ASTM International recently reinstated a key test method that helps determine how much water is in various petroleum products (D6304, "Standard Test Method for Determination of Water in Petroleum Products, Lubricating Oils and Additives by Coulometric Karl Fischer Titration").

Knowing the water content in these products enables manufacturers and buyers to predict their quality and performance characteristics while also helping prevent premature corrosion and wear.

The standard was reinstated at a meeting in Bellevue, Washington, as part of the biannual "committee week" for ASTM Committee D02 on petroleum products, liquid fuels and lubricants.

Future revisions of the standard will be undertaken by Subcommittee D02.06 on the analysis of liquid fuels and lubricants. Revisions could include clarifying the required amount of primary standard (i.e., water), updating and improving specifications in the water evaporator procedure, and harmonizing the standard with other widely used Karl Fischer standards that determine water in crude oil.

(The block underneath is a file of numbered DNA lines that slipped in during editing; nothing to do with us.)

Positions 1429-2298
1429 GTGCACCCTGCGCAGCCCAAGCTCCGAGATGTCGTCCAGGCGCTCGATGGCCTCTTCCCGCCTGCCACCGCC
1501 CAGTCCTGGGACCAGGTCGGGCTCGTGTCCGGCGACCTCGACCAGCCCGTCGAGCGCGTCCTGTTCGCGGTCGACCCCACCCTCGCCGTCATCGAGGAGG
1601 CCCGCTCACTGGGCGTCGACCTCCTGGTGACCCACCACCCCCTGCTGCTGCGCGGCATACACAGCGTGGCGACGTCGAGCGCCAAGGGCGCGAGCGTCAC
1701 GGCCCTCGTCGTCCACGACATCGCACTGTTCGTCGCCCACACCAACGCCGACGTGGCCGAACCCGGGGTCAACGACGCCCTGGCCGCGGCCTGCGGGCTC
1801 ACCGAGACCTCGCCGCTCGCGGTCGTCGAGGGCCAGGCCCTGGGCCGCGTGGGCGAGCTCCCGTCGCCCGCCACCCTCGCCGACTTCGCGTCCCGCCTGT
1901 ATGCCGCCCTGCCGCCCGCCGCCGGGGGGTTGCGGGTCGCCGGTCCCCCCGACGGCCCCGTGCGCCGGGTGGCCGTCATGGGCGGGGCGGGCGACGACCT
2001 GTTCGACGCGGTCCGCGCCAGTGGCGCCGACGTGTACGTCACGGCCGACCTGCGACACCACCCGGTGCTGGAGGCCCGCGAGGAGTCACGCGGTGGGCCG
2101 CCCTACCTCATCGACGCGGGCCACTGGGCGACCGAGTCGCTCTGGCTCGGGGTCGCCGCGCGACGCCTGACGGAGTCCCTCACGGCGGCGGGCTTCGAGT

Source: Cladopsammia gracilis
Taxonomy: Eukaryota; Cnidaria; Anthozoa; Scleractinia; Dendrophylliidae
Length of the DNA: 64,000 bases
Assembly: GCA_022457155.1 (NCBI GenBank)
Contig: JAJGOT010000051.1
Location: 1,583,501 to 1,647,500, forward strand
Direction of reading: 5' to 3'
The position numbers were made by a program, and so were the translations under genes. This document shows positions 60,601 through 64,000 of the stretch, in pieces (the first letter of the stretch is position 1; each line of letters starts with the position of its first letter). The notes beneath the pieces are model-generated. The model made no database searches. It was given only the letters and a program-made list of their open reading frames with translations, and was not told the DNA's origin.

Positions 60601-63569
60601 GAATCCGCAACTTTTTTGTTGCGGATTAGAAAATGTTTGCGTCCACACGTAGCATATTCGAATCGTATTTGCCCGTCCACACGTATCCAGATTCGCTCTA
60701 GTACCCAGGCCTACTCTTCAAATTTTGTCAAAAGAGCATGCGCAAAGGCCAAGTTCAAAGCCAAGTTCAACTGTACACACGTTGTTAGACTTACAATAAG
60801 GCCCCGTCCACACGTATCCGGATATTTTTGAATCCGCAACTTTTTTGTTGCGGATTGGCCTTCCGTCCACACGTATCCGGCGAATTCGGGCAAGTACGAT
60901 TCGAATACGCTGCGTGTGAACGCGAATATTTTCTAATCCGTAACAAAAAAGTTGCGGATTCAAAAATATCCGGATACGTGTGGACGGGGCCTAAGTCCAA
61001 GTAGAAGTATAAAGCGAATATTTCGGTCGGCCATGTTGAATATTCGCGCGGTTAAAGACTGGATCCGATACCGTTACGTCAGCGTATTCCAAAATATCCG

The need for the reinstatement of this specification was due to the recent withdrawal of the standard in accordance with ASTM International's "Regulations Governing ASTM Technical Committees" (section 10.6.3), which require that standards be updated no later than eight years after the last approval date.

For more information, visit www.astm.org.